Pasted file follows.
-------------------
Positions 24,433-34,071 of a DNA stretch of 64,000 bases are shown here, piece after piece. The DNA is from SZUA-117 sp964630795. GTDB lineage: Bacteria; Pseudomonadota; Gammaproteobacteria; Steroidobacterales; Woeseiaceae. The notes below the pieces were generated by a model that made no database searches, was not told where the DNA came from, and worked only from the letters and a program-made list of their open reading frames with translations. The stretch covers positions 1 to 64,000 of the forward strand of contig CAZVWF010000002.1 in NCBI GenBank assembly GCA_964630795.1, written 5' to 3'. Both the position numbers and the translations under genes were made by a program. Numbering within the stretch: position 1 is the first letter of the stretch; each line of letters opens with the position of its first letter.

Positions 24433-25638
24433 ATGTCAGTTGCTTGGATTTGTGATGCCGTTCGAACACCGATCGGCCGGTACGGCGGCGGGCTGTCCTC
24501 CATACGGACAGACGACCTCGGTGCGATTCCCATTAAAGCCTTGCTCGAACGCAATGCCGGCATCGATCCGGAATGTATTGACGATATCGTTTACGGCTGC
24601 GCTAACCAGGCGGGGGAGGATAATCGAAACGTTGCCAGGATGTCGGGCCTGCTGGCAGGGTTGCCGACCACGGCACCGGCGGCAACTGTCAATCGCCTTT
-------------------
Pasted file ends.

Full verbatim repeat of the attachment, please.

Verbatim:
Positions 24,433-34,071 of a DNA stretch of 64,000 bases are shown here, piece after piece. The DNA is from SZUA-117 sp964630795. GTDB lineage: Bacteria; Pseudomonadota; Gammaproteobacteria; Steroidobacterales; Woeseiaceae. The notes below the pieces were generated by a model that made no database searches, was not told where the DNA came from, and worked only from the letters and a program-made list of their open reading frames with translations. The stretch covers positions 1 to 64,000 of the forward strand of contig CAZVWF010000002.1 in NCBI GenBank assembly GCA_964630795.1, written 5' to 3'. Both the position numbers and the translations under genes were made by a program. Numbering within the stretch: position 1 is the first letter of the stretch; each line of letters opens with the position of its first letter.

Positions 24433-25638
24433 ATGTCAGTTGCTTGGATTTGTGATGCCGTTCGAACACCGATCGGCCGGTACGGCGGCGGGCTGTCCTC
24501 CATACGGACAGACGACCTCGGTGCGATTCCCATTAAAGCCTTGCTCGAACGCAATGCCGGCATCGATCCGGAATGTATTGACGATATCGTTTACGGCTGC
24601 GCTAACCAGGCGGGGGAGGATAATCGAAACGTTGCCAGGATGTCGGGCCTGCTGGCAGGGTTGCCGACCACGGCACCGGCGGCAACTGTCAATCGCCTTT